Thanks and congratulations to Sunset community groups and Supervisor Carmen Chu for their determined and successful opposition to a cannabis club in the neighborhood. Their efforts can be a model to other community groups in California, fighting against the enforced locating of cannabis enterprises in their community.
The Planning Commission seemed to take the political position that every district of San Francisco must have a cannabis club in it. Fortunately, the Board of Appeals finally did finally listen to the community groups.
Cannabis is primarily a drug of youthful users, with habitual use declining by mid-30s. It is difficult to maintain employment, achieve educational advancement and maintain a satisfactory family life while using cannabis regularly.
Medical marijuana is misnamed. Users, not doctors, determine the length of use and the strength of the substance, and there are no standards for purity or uniformity.
Fiona McGregor, San Francisco
Keep the line moving
I wish that the people who are complaining and whining about TSA patdowns would just get with the program and go through the scanners like most of us do. It is quick and painless and helps to keep the lines moving.
Irving Q. Waldorf, San Francisco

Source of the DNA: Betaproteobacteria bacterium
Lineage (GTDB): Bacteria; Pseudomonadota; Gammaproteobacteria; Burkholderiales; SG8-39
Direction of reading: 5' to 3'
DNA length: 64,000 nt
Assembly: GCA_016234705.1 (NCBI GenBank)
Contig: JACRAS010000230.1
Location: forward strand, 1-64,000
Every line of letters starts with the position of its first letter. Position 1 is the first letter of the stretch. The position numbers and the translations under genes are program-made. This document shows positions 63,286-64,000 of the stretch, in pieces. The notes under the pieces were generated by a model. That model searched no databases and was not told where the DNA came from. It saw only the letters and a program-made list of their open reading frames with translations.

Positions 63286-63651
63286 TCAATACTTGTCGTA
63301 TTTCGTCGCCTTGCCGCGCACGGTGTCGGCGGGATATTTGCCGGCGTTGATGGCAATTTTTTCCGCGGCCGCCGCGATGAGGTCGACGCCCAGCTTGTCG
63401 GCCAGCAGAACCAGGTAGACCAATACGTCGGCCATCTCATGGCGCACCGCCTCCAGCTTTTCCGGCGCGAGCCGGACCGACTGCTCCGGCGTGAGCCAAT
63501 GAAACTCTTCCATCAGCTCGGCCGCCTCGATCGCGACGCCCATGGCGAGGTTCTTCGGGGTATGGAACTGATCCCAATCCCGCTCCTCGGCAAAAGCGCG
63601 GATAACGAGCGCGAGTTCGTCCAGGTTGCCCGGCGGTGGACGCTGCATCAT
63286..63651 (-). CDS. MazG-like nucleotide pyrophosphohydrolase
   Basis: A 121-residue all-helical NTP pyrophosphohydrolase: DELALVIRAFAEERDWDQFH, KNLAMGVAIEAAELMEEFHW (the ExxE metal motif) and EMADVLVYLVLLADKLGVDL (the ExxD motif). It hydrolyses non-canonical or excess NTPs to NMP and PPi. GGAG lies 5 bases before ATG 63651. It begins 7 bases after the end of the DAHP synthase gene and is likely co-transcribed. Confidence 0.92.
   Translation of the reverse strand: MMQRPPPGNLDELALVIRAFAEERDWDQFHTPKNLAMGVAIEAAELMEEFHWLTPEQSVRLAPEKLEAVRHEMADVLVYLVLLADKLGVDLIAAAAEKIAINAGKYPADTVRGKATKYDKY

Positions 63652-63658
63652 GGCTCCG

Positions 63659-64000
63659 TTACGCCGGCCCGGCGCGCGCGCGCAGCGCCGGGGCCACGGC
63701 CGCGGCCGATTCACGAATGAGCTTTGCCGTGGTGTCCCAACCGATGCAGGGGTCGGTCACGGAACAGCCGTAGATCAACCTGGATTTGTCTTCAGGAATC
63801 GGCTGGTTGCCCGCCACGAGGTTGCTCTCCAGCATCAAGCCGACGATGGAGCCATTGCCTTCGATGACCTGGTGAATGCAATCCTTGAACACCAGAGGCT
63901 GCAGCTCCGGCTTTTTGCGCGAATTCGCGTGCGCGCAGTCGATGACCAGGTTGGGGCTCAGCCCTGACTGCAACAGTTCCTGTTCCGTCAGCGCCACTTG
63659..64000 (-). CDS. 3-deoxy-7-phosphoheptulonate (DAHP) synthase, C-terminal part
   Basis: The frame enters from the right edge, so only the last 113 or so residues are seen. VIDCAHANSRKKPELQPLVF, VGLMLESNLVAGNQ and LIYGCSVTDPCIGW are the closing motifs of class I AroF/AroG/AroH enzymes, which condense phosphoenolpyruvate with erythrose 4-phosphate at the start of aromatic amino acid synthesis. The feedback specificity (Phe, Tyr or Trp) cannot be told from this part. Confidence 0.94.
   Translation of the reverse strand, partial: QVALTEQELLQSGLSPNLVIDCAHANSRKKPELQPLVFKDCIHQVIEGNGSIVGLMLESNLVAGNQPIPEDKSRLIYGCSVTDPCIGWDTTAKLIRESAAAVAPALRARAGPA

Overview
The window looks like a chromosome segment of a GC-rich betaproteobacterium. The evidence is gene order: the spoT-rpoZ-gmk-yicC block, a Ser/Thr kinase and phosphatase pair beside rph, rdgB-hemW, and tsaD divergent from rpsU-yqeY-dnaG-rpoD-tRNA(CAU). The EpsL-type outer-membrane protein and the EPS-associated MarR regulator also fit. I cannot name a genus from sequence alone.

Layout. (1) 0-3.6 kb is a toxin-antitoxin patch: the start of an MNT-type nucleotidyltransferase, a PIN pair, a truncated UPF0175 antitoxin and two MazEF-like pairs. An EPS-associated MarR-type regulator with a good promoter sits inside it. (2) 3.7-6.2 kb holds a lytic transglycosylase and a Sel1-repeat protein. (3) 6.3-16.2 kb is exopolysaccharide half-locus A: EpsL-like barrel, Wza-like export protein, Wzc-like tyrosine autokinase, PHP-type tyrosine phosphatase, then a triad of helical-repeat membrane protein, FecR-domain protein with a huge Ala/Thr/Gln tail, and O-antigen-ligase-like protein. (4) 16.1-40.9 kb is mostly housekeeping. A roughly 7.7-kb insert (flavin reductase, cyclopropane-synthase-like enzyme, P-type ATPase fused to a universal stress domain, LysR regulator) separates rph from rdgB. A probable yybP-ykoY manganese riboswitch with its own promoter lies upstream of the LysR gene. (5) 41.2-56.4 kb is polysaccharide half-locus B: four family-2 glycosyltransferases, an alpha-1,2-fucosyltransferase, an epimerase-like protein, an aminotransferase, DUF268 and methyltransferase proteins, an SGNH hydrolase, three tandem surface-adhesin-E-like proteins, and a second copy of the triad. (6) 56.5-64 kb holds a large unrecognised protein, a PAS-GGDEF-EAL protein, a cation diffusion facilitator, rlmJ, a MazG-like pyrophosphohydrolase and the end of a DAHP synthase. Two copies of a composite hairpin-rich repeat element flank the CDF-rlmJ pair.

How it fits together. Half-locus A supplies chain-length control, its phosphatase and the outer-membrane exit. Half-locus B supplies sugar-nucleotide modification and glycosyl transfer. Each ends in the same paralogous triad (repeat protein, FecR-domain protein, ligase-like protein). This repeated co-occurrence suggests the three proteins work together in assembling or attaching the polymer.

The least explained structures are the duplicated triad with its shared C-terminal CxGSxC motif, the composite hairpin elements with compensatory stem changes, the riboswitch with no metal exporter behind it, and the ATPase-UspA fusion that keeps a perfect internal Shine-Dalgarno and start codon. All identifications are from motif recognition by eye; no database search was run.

Different rights for gays
Sen. Barbara Boxer likens America to Iran because of the controversy over gays serving openly in our military. Does Boxer not understand that in Iran, the regime does not argue about the rights of gays — the regime kills them?
Scott Abramson, San Mateo
Liberty nurtures genius
We are equal in our rights, but we are not equal in abilities, which are scattered all across the bell curve. There is also no accounting for luck or fortune. But we know that poverty and oppression destroy opportunity by limiting choice. Liberty fosters opportunity and the freedom to pursue our dreams to the best of our abilities. There will never be a Sergey Brin to come out of a place like Fidel Castro’s Cuba and create Google.
Paul Burton, San Francisco
Compromise is wrong idea
After the Republicans suffered their crushing electoral defeat in 2008, instead of being humbled they went on the attack, criticizing President Barack Obama and the Democrats and trying to block their legislation. Instead of defeat stopping them, it motivated them to be even more adamant and aggressive.
Now after the Democrats’ devastating 2010 midterm defeat, Obama has indicated he may want to compromise with the Republicans, including on tax cuts for the rich. I think this would be a major mistake. Obama should remain firm and keep pressing his policies, as he still controls one branch of Congress.
Kenneth L. Zimmerman, Huntington Beach